Zinc is a mineral that’s essential for health.
It’s naturally found in some foods, added to others, and is available as a dietary supplement.
It’s a pretty amazing mineral too! Think of it as an awesome multi-tasker.
Zinc is a cofactor (enables enzymes to do their jobs) that is needed for over 300 different biochemical reactions and is involved in many biological functions in your body (1, 2).
Some of these functions include maintaining our sense of taste and smell, making new proteins, wound healing, immune function, DNA synthesis, and repair, and more (3, 4, 5, 6).
Zinc supports normal growth and development during pregnancy, childhood, and adolescence too (7, 8, 9).
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Optimizing your zinc status
Because your body can’t store zinc as it can with calcium, magnesium, and phosphorus (stored in bones and teeth), you need to make sure you get adequate amounts of zinc on a daily basis (10).
The recommended daily intake of zinc is 11 mg for men and 8 mg for women. It’s a little higher for pregnant women, 11 mg per day, and if you’re breastfeeding, you’ll need 12 mg daily.
Some people are at a greater risk for zinc deficiency and include those with gastrointestinal (gut) disorders (ulcerative colitis, Crohn’s and short bowel syndrome) and those with chronic liver disease.
Other risk factors include malabsorption syndrome, chronic renal disease, sickle cell disease, diabetes, malignancy, and other chronic illnesses, vegans and vegetarians, and chronic alcohol consumers.
Some evidence suggests that zinc intakes among older adults might be marginal. NHANES III data found that 35%–45% of adults aged 60 years or older had zinc intakes below the recommended amount. Even when considering intakes from both food and dietary supplements, they found that 20%–25% of older adults still had inadequate zinc intakes (11).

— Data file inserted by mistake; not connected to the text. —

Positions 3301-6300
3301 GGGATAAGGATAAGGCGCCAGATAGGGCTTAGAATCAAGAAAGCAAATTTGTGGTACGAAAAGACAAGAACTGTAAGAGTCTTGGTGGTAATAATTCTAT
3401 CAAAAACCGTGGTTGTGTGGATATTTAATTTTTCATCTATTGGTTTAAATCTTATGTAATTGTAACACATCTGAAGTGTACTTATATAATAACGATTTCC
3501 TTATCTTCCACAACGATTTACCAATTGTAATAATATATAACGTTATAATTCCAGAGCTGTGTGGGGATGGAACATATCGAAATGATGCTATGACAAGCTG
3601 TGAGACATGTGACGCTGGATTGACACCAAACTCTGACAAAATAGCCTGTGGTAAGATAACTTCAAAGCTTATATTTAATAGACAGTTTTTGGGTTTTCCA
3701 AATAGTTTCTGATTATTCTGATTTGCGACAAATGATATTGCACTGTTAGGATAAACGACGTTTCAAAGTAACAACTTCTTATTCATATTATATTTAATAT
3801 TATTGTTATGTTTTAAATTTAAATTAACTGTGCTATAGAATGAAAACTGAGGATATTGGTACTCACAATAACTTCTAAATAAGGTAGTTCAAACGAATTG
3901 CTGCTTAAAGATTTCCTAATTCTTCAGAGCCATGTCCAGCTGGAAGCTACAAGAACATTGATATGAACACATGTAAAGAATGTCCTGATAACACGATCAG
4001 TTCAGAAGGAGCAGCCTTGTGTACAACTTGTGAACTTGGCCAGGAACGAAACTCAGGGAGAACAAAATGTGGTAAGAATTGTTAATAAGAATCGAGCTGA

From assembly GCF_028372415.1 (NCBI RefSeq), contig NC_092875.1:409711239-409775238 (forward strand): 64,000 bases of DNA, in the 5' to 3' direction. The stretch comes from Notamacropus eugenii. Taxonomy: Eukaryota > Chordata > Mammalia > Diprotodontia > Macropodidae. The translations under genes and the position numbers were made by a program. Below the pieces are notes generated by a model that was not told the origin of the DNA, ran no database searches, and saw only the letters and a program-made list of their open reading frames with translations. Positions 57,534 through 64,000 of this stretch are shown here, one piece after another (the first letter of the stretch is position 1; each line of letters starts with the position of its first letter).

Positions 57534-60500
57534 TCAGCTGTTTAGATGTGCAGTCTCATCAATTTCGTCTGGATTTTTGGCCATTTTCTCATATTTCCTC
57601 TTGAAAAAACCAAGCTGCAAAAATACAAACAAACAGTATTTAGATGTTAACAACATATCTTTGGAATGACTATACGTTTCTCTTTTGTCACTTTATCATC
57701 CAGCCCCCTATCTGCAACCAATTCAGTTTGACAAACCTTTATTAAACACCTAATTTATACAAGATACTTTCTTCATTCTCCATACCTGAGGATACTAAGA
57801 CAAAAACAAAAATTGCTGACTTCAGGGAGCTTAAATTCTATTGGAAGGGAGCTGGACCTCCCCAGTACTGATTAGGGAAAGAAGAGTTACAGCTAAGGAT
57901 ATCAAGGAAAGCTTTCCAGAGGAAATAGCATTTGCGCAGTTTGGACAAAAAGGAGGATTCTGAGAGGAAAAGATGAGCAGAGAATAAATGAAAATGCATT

Getting more zinc is easy. I will always recommend a good quality, broad-spectrum multivitamin with minerals to help bridge the gap while encouraging eating more rich-foods such as the ones listed below.
Here are 11 of the best food sources of zinc
Getting more zinc is both easy and delicious, check out these awesome foods sources! 🙂
By far the single best source of zinc in the human diet!
A 75 g (2.5 oz) serving of Eastern wild, cooked has 46-59 mg of zinc. Farmed has a little less with 33 mg per 75 g and Pacific, cooked with 25 mg for the same 75 g serving (12).
Smoked oysters have the same as the Eastern wild with 56 g per 75 g or 63 g for a whole 85 g tin.
In terms of everyday serving sizes, 6 medium oysters providing 32 mg, or 281% of the DV (Daily Value).
Meats, in general, are another excellent source of zinc (12, 13).
Red meat, in particular, is a rich source of highly bioavailable zinc but so are other meats like lamb, veal, bison, and pork.
While not considered a ‘meat’, animals that have a more meat-like texture and flavour, such as emu and ostrich, also have a decent amount of zinc, between 2-4.3 mg per 100 g serving.
The amount of zinc in beef will vary based on the cut. A 100 g (3.5 oz) serving of raw ground beef has 4.8 mg (14). Generally speaking, various cuts of cooked beef will have 5.3-11 mg per 100 g (12).
Legumes, which has traditionally been used to refer to chickpeas, beans, lentils, etc, but “legume” really refers to plants whose fruit is enclosed in a pod.
These include fresh peas and beans, soybeans and peanuts.
Pulses are the dried seeds of legumes and the most common ones are lentils, dried beans and peas, and chickpeas.
The zinc content of common legumes and pulses per 1 cup (250 ml) are (15):
- Fresh peas: 1.8 mg
- Soybeans: 1.6 mg
- Peanuts: 4.8 mg
- Chickpeas: 2.5 mg
- Lentils: 2.5 mg
- Dried peas (split peas): 2 mg
- Dried beans (average): 2 mg
Vegan and vegetarian considerations
The bioavailability of zinc from vegetarian diets is lower than from non-vegetarian diets because vegetarians do not eat meat, which is high in bioavailable zinc and may enhance zinc absorption.
In addition, vegetarians typically eat high levels of legumes and whole grains, which contain phytates that bind zinc and inhibit its absorption (16, 17).
Vegetarians sometimes require as much as 50% more of the RDA for zinc than non-vegetarians (18). Major food staples such as grains and legumes contain high levels of phytate which can reduce zinc absorption. Zinc requirements for vegetarians whose diets are high in phytate may exceed the RDA.